Thursday, January 31, 2013

For the Pink Floyd Fans Among You

Check out this card. Presumably for when you want to send greetings to your friend whose life is an irreparable disaster?

Wednesday, January 30, 2013

Seattle Randutiae

In West Seattle (at Salty's), the views are pretty...

the balloons are demonstrating what happens when you mix primary colors...

and I've decided to have some pepper on my salad.

In Issaquah, an old baby grand...

and a young grand.

(Piano, I mean.)

Saturday, January 26, 2013

Little Free Neighborhood Libraries and Mossy Trees....

...near and in Ravenna Park, Seattle.

Tuesday, January 22, 2013

I like today's A Softer World a whole lot.

See for yourself:

A Softer World: 921

In other news, it is COLD in Boston right now, and so dry that I feel like I could start a fire by rubbing my fingers together.

Tea, flannel, arm warmers and writing.

Stay warm, everyone.

Monday, January 21, 2013

For Those of You Who Don't Get to See Snow

It has just started snowing

in Central Square,

where outside the post office

someone clearly has strong feelings


their jacket.
Residents are making wise decisions

about their windshield wipers.

Constructions signs are honorably telling the truth of the matter.

Yes, I would agree that that's a significant delay.
Meanwhile, the lights are on at the field,

but no one is there.... except for

this bunny.

Happy snowfall, everyone :)

Saturday, January 19, 2013

Cambridgeport Scenes

To my wonderful readers in France: I will be at Étonnants Voyageurs (which is an international festival of books and film) in Saint-Malo from 18-20 May, and will be making my second appearance at Imaginales (a stupendous fantasy conference) in Épinal from 23-26 May. I hope to see you there.

To reassure those of you who've been concerned about my plumbing, I did get the damn thing out of my drain. It was very dramatic. As each bristle burst into the light, it flung drain dreck onto my sink, my walls, and my person. Turns out it's really gross down the drain.

So, often when I travel, I share photos, but it occurred to me recently that most of my readers have probably never been to Cambridge, MA.... so why not share a few pictures of home? These are extremely arbitrary -- there's a lot more in Cambridge than this -- but here are some shots. Mostly taken on a gloomy January day in Cambridgeport, on or near Magazine Street.

I think only green cars should be allowed to park in front of this house.

It makes me happy that this house is a different color depending on what side you're on.

It makes me feel like I live in a city that has a soul.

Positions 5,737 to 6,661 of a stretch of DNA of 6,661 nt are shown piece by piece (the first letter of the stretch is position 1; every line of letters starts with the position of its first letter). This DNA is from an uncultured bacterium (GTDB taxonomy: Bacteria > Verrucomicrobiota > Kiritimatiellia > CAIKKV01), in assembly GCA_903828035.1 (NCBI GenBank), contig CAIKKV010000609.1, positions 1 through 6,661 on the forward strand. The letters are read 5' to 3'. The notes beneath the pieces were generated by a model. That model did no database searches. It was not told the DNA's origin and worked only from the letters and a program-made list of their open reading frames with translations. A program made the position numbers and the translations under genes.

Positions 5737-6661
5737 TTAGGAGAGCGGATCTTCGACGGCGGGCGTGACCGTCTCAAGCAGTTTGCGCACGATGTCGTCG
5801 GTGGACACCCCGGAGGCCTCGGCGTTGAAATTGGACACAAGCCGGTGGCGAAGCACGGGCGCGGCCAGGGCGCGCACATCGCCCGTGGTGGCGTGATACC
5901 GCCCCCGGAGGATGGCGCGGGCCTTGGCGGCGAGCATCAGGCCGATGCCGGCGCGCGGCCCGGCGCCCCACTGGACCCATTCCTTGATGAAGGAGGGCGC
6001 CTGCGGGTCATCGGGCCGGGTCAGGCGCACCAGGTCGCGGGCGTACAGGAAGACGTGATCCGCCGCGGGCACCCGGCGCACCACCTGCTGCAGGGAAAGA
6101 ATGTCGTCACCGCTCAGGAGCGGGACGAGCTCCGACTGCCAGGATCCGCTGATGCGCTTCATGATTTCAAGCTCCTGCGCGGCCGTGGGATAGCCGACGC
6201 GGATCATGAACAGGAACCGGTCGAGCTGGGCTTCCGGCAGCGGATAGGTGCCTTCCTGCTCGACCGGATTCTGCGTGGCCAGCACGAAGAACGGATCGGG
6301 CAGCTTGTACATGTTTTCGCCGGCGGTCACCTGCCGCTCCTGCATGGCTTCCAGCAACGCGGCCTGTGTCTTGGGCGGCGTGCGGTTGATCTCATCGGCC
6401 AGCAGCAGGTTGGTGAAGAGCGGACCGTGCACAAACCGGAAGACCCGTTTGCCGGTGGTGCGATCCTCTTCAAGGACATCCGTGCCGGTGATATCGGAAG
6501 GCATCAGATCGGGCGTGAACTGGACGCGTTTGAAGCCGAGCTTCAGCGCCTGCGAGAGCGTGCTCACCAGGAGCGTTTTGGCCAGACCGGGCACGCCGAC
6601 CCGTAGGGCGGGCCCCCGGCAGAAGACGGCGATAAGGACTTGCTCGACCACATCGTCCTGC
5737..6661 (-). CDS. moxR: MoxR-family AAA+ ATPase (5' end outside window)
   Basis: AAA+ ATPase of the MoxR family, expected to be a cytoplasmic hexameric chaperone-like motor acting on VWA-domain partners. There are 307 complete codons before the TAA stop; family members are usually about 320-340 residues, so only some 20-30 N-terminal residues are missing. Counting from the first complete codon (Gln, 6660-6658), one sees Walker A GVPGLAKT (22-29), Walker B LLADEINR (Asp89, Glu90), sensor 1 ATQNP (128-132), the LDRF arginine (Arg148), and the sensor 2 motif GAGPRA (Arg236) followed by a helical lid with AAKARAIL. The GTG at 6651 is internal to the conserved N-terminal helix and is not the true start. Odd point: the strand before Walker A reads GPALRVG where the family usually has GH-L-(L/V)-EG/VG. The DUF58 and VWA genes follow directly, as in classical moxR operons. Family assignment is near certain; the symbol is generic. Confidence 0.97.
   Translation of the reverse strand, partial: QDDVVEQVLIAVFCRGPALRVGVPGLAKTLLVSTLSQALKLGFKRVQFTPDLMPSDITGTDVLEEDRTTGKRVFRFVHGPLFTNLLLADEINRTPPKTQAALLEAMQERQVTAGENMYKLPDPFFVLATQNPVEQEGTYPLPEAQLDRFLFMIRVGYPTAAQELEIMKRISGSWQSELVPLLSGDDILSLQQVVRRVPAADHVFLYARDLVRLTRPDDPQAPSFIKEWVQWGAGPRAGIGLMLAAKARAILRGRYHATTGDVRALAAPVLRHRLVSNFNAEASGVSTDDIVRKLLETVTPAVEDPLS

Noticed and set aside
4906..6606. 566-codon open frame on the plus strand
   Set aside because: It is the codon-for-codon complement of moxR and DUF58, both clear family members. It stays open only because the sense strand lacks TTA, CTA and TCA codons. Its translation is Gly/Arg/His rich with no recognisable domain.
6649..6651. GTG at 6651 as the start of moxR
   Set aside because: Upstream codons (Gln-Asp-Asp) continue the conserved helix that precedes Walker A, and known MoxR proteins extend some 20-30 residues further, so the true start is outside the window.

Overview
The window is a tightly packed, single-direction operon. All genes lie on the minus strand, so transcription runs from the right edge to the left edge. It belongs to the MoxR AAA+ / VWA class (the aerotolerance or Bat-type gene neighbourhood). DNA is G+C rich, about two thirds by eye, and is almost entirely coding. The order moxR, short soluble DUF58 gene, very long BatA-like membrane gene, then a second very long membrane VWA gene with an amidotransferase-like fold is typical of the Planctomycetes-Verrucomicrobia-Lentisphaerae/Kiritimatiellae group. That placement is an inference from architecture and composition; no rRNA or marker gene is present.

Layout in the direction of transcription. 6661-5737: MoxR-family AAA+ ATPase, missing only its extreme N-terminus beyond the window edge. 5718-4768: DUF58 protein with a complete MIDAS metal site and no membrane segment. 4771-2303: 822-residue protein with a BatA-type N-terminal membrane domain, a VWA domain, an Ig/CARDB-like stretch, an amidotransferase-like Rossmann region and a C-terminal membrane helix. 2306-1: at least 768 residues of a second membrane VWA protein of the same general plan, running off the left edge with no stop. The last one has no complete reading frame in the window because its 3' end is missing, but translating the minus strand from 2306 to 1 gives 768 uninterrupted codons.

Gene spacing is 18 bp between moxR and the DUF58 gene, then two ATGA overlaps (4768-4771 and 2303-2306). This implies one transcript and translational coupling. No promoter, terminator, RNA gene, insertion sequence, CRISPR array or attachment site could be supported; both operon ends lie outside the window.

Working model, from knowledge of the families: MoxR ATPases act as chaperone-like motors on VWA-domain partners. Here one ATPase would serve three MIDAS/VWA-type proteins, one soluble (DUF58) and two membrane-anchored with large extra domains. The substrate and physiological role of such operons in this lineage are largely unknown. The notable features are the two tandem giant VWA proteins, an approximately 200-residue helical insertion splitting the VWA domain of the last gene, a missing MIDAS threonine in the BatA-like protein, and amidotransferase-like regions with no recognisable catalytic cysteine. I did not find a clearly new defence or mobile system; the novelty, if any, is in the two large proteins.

And what I love about this house...

... is what you see when you look closer.

Dunkin Donuts is also a religion in the Boston area.

Two congregations sharing a building.

Sign on the door: "Welcome to Congregation Eitz Chayim."
Sign on the right: "Science Club for Girls."

I like this red van in front of the yellow house.

And this mailbox.

And this beat-up church window.



Solar panels.

Magazine Street.

Sunday, January 13, 2013

Some Days Should Just Be Cancelled

Recently, I had one of those days wherein by the end of the day, you've screwed up so many times that you despise yourself and it seems like the only possible way to redeem the day is with a bit of plumbing. Hence, I proceeded to jam a scrub brush down the drain of my bathroom sink, where it became firmly stuck. I can't get it out. It's still in there.



In other news, here are some of my favorite descriptive and/or character development moments from John Bellair's The House With a Clock in Its Walls (Puffin Books, 1973, illustrated by Edward Gorey):
The last clock to strike was the grandfather clock in the study. It made a noise like a steamer trunk full of tin plates falling slowly and solemnly down a flight of stairs. (16)

Lewis thought a lot about the stained-glass windows and the coat rack. Were they magic? He believed in magic, even though he had been taught not to. His father had spent one whole afternoon explaining to Lewis that ghosts were caused by X rays bouncing off distant planets. (27)

He watched the cannon ball as it whizzed toward the Duke's galleon. It looked to him like a tiny insane harvest moon. (77)

The bell rang again. It sounded like a whiny person insisting on some stupid point in an argument. (116-7)

The door rattled open, and a freezing wind blew in over his bare ankles. There stood his Aunt Mattie, who was dead. (117)


Finally, as long as I'm showing y'all pictures of my bathroom, here, atop my toilet, is a beautiful candle metamorphosis, which took place over the course of a couple of months.

B. pointed out that this looks like an eye.

I would like to start a trend of authors blogging photos of their toilets.

Last dying gasp.